Dean Kevin Corcoran of OU's College of Arts and Sciences says these endeavors come out of an effort by the university to find an identity for itself that fits into the contemporary landscape.
"We're not the University of Michigan. We're not the land grant institution in the state. We're not Wayne," he says. "This idea of a middle-sized university that focuses on the needs of its community and gives its students experience quite frankly builds support in the community. The community says, 'We're getting something out of that university.'"
Lawrence Technological University (LTU) is getting creative with its community engagement efforts. The private Southfield-based university recently approved the creation of a Master of Fine Arts Degree in Social Practice. In the context of the degree, Social Practice is a way of using art and design to impact positive change in public space and communities.
The 60-credit hour multidisciplinary program is geared towards grad students who want to use creativity to make a difference. Detroit high school students will also be participating and will get free college credit for their efforts.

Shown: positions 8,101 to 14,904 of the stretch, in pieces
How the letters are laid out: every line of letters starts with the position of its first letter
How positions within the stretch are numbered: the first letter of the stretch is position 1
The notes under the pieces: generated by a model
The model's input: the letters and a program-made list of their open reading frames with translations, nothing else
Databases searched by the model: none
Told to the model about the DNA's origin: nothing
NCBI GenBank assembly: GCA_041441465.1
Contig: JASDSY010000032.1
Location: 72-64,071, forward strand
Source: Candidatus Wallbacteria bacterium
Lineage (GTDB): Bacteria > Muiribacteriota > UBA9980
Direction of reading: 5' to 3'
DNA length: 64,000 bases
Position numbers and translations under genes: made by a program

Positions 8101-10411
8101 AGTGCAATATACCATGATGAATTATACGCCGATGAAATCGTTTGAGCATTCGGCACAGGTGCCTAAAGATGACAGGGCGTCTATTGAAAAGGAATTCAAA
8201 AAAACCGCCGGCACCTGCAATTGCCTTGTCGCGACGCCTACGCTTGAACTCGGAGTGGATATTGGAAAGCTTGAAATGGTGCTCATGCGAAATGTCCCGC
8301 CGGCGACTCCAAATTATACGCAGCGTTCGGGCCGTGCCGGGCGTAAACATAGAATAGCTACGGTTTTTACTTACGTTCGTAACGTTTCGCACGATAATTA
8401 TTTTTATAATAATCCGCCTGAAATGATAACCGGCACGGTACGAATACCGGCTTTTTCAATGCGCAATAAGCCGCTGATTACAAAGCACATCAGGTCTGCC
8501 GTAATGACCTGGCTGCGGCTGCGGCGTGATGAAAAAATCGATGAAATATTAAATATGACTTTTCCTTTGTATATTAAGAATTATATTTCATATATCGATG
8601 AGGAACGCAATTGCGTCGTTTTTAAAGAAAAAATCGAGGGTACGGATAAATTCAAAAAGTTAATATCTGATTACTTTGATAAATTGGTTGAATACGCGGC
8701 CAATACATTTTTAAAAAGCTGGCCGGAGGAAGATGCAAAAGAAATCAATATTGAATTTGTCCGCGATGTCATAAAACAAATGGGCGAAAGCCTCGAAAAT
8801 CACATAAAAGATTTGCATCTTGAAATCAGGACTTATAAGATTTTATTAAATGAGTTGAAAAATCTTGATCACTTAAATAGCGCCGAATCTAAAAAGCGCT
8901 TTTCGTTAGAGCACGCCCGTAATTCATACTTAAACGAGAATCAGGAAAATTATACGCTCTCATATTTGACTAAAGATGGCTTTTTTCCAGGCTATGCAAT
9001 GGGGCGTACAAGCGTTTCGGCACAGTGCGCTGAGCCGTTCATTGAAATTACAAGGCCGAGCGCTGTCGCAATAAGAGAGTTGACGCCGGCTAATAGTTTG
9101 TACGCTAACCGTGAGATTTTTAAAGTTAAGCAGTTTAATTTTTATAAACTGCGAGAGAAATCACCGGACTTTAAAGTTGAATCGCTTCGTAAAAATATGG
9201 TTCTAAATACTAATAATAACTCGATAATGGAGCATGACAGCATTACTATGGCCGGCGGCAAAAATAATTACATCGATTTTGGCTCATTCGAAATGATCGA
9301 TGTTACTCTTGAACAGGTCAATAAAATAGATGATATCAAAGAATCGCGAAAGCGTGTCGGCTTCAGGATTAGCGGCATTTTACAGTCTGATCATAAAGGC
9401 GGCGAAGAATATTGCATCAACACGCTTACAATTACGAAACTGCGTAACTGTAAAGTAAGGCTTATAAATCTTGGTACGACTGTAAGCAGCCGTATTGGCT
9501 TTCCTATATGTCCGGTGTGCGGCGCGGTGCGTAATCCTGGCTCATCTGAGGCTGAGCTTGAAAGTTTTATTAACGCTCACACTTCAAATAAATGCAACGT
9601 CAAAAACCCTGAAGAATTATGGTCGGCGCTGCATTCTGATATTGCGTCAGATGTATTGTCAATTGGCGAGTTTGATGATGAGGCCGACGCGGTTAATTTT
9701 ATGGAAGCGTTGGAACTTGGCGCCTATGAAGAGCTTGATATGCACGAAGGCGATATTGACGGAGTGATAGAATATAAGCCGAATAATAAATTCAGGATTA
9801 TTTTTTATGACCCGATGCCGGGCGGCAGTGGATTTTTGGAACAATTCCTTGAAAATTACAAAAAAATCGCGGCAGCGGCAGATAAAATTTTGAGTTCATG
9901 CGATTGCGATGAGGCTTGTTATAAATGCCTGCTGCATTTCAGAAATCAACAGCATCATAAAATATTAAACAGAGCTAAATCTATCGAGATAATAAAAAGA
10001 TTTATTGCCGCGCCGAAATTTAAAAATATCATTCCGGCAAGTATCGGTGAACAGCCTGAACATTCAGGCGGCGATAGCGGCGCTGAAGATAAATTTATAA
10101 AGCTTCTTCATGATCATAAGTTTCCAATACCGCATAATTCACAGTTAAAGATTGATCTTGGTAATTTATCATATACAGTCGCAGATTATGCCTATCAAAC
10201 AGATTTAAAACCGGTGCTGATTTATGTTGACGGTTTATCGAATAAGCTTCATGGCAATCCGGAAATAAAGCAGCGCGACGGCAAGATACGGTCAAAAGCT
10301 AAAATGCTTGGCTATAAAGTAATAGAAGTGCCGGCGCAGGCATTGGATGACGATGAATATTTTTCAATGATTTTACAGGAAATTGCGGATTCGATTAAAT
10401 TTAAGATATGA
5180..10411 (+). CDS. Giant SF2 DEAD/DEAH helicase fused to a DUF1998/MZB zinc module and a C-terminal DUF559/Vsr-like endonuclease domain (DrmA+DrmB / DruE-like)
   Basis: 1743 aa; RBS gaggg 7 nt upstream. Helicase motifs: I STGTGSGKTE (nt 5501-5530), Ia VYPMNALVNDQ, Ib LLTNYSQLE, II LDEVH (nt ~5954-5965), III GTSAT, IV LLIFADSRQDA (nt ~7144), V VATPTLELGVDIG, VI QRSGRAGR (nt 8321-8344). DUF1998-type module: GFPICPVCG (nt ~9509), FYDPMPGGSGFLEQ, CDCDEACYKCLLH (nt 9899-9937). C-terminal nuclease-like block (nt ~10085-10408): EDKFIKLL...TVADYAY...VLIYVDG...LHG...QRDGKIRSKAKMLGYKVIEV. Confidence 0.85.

The MFA program will be based out of the university's Detroit Center for Design and Technology at Woodward and Willis in Detroit. Some courses will be focused on best practices for community arts engagement, while others will lean towards individual arts activism.
Lawrence Tech Detroit Center campus in Midtown on Woodward.
LTU assistant professor Steve Coy is spearheading the project. He's excited about the prospect of involving high school students.
"I want the program to have graduate students and duly enrolled high school students earning pre-college credits," says Coy. "So youth can not only learn disciplines in art and design but also become invested in the future of their public space. Because I think often they get left out of the conversation in terms of development."
Coy sees the degree as a career pathway for students to become publicly commissioned artists, educators, community arts organizers, city or foundation art liaisons and more.
It's clear something is happening in Metro Detroit right now in regards to academic institutions making an effort to provide local residents with the skills they need to give back to their communities. Pfliegel sees these trends towards community leadership as institutions responding to community needs in a way that takes contemporary thinking on social change into consideration.
"Current leaders are aging out and retiring," she says. "In the past, leaders have not come from the community, so they haven't always had the DNA of the community. Many leaders who have come from the community in the past haven't had the credentials that make them competitive candidates and haven't had the tools that could make them stronger leaders [and] current social justice and inequality issues have put a spotlight on the need for community activism."